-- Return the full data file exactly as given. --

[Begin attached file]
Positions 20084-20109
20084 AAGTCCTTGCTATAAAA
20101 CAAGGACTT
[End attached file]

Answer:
Positions 20084-20109
20084 AAGTCCTTGCTATAAAA
20101 CAAGGACTT